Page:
After gaining a lot of traction on the internet, the current illegality of unlocking cellphones will receive a federal investigation.
Back in January, the Library of Congress decided that the unlocking of cellphones would no longer reside on the exemptions lists for the Digital Millennium Copyright Act - a move that basically turned unlocking cellphones into an illegal activity. As of right now, it's still legal to unlock phones purchased before January 26th, but unlocking phones purchased past that date will run you afoul of the DMCA.
Of course, many feel that unlocking cellphones should be legal in all respects - it's their device once they buy it, and it's that simple.
Late last month, a petition on the White House's We The People site to make unlocking legal crossed the required signature threshold, which means that the Obama administration is forced (to a certain extent) to issue an official response. While we're still waiting for that response, today we learn that the Federal Communications Commission will look into the matter.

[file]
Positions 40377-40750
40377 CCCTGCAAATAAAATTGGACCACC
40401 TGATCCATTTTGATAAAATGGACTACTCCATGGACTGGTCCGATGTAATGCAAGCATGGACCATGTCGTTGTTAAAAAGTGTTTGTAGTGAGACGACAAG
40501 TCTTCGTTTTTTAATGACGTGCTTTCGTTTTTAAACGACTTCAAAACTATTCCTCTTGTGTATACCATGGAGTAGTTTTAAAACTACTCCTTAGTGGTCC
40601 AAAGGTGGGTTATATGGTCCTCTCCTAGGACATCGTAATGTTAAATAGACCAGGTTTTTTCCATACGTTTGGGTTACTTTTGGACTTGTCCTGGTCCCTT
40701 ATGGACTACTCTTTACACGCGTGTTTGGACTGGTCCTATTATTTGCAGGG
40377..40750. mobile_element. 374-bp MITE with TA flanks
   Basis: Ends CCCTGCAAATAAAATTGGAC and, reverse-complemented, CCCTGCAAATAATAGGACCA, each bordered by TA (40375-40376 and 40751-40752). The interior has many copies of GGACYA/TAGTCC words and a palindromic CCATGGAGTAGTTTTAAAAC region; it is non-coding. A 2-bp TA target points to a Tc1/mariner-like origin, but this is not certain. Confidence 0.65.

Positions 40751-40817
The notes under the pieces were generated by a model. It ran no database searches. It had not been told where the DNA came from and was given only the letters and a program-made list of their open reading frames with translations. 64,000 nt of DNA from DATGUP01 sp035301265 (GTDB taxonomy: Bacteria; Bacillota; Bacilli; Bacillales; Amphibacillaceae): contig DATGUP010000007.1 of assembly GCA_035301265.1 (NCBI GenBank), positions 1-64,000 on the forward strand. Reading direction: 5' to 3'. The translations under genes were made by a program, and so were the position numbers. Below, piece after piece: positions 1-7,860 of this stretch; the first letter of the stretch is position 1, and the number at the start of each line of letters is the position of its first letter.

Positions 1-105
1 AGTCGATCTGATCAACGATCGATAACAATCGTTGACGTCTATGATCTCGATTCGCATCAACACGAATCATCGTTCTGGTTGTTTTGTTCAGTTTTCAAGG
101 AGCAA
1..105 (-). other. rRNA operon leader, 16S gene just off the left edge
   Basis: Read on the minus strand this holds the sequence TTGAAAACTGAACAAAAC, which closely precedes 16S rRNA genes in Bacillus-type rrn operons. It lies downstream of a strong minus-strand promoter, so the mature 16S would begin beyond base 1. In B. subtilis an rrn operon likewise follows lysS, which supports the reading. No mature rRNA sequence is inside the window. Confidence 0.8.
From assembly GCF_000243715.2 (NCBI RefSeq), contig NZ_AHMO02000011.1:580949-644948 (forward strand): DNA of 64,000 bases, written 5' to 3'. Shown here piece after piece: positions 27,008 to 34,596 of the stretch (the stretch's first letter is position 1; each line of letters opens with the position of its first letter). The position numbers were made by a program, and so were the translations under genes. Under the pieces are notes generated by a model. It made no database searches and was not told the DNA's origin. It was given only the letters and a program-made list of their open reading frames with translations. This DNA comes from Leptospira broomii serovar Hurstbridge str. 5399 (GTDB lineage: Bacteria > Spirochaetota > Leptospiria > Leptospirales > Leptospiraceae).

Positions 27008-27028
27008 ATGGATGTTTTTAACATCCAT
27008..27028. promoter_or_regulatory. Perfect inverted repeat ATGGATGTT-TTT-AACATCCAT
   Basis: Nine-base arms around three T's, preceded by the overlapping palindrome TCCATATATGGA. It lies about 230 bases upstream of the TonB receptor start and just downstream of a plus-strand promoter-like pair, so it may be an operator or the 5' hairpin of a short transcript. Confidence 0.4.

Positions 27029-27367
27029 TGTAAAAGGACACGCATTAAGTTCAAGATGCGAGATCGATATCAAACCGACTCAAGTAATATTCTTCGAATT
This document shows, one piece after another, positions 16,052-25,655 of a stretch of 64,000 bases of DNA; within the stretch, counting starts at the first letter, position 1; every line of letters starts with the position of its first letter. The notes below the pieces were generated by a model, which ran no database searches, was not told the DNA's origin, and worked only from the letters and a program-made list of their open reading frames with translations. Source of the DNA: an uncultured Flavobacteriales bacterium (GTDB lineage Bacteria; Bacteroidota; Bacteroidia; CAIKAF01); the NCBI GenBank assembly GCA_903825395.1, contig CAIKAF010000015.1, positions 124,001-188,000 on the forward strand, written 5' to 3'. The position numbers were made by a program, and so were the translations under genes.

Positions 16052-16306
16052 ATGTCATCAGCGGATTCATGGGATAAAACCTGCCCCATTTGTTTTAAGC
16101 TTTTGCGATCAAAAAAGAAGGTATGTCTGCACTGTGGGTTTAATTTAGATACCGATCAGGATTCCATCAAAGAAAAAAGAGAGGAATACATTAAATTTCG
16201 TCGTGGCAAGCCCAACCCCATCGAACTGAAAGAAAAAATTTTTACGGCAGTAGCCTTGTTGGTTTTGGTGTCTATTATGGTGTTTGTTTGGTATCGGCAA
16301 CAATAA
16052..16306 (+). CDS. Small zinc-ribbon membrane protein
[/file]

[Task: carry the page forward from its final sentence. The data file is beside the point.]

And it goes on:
"The ban raises competition concerns; it raises innovation concerns,” FCC Chairman Julius Genachowski told TechCrunch.
“It’s something that we will look at at the FCC to see if we can and should enable consumers to use unlocked phones.”
At this point, Genachowski isn't sure about what power the FCC has to enact change in this matter. But they will look into it.
In the meantime, we will wait on the White House's response. That petition currently boasts over 112,000 signatures.